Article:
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Venezuela – Russia ramp up economic ties with a ten-year plan

By Andreína Chávez Alava

Guayaquil, Ecuador, – Venezuela and Russia have signed agreements on energy, trade, financial, transport, military, agricultural, and pharmaceutical cooperation, among other areas.

The trade deals, which form part of a 10-year agenda, were the result of five technical meetings held in Caracas as part of the High-Level Intergovernmental Commission (CIAN) framework. Russian deputy prime minister Yuri Borisov, who led the Kremlin commission, met with president Nicolás Maduro, vice president Delcy Rodríguez, and oil minister Tareck El Aissami.

Borisov said the agreements centered around “joint investment projects in the development of Venezuela’s hydrocarbon reserves,” vowing that trade between the two nations will continue to grow.

The Russian envoy highlighted that bilateral relations “have shown capacity to counteract sanctions” imposed against the Latin American country by the US, the European Union (EU) and their allies in recent years.

“We rigorously condemn the practice of unilateral sanctions against Venezuela that greatly affect the country’s social situation and limits the possibility of purchasing food and medicine,” he told reporters.

Sanctions against Venezuela began in 2015 but were increased from 2017 when the US targeted state-owned PDVSA with financial sanctions, an oil embargo and a host of other measures. The US and allies have also frozen around $7 billion in Venezuelan assets abroad. In early 2020, secondary sanctions forced Russian energy giant Rosneft to shut down its dealings with PDVSA, with its assets taken over by a Kremlin-owned company.

Venezuelan authorities denounced that the US blockade has hampered the acquisition of vaccines and medical supplies during the COVID-19 pandemic. Recently, top United Nations officials have urged countries to lift all coercive measures after attesting they violate human rights and international law. US representatives have likewise called on the Biden administration to revise its sanctions policy and consequences, with a 2019 report by the Center for Economic and Policy Research (CEPR) finding that the measures were responsible for the deaths of 40,000 Venezuelans.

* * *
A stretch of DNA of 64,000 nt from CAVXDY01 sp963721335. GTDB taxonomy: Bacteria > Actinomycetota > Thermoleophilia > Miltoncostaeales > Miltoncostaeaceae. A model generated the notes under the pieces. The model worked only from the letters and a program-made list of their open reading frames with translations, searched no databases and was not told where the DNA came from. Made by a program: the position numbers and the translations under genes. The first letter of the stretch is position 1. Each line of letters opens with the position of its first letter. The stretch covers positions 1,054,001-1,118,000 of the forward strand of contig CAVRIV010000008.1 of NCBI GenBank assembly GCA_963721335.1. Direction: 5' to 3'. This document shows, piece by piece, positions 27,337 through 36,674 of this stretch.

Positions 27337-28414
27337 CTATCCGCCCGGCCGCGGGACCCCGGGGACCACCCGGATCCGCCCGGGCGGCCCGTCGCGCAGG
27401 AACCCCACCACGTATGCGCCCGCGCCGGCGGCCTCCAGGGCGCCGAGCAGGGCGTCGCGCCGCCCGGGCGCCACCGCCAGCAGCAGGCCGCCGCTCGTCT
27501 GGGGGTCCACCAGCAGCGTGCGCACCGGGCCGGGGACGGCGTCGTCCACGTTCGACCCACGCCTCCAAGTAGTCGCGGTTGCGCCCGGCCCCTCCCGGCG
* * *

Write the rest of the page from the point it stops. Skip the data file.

The talks between Russia and Venezuela’s delegations took place as COVID-19 infections reached a six-month high in the Caribbean country, with 1,348 new cases in the last 24 hours. Caracas has received approximately 250,000 doses of Russia’s Sputnik V vaccine out of a ten million purchase, and the Venezuelan government signed a new deal to participate in Russia’s EpiVacCorona vaccine trials within the CIAN framework.

For his part, Venezuelan Oil Minister El Aissami said Russia’s support has helped Venezuela mitigate the damage caused by the US-led sanctions. He stated that bilateral relations “have allowed us to stimulate 20 important areas of cooperation, among which the financial, energy, technical-military, pharmaceutical, and transportation sectors stand out.”

El Aissami went on to stress the two countries’ lasting cooperation on energy and the consolidation of the OPEC+ “virtuous mechanism” that seeks to “stabilize, recover and gradually and sustainably rebalance the global oil market.”

The CIAN delegations additionally signed treaties to modernize the Venezuelan transportation system and improve satellite surveillance. Direct flights between the two capitals are also due to resume in April.

Among the Russian companies that form part of the commission is biotechnology company Geropharm, which signed an agreement to produce, in Venezuelan territory, more than 34 million insulin doses over the next five years to serve 2.96 million patients. Diabetic patients have faced severe insulin shortages as a result of US sanctions.

Furthermore, Russian state corporation Rostec participated in the meetings and said it will apply its technology to ensure Venezuela’s oil industry’s security. The company added, in a statement published by Russian agency TASS, that the cooperation will include protection of power generation facilities against cyberattacks, equipment supplies and fire-fighting appliances, “as well as investment projects in Venezuela.”

The bilateral CIAN commission will meet again in Moscow in the second half of 2021.

Edited by Ricardo Vaz from Mérida.



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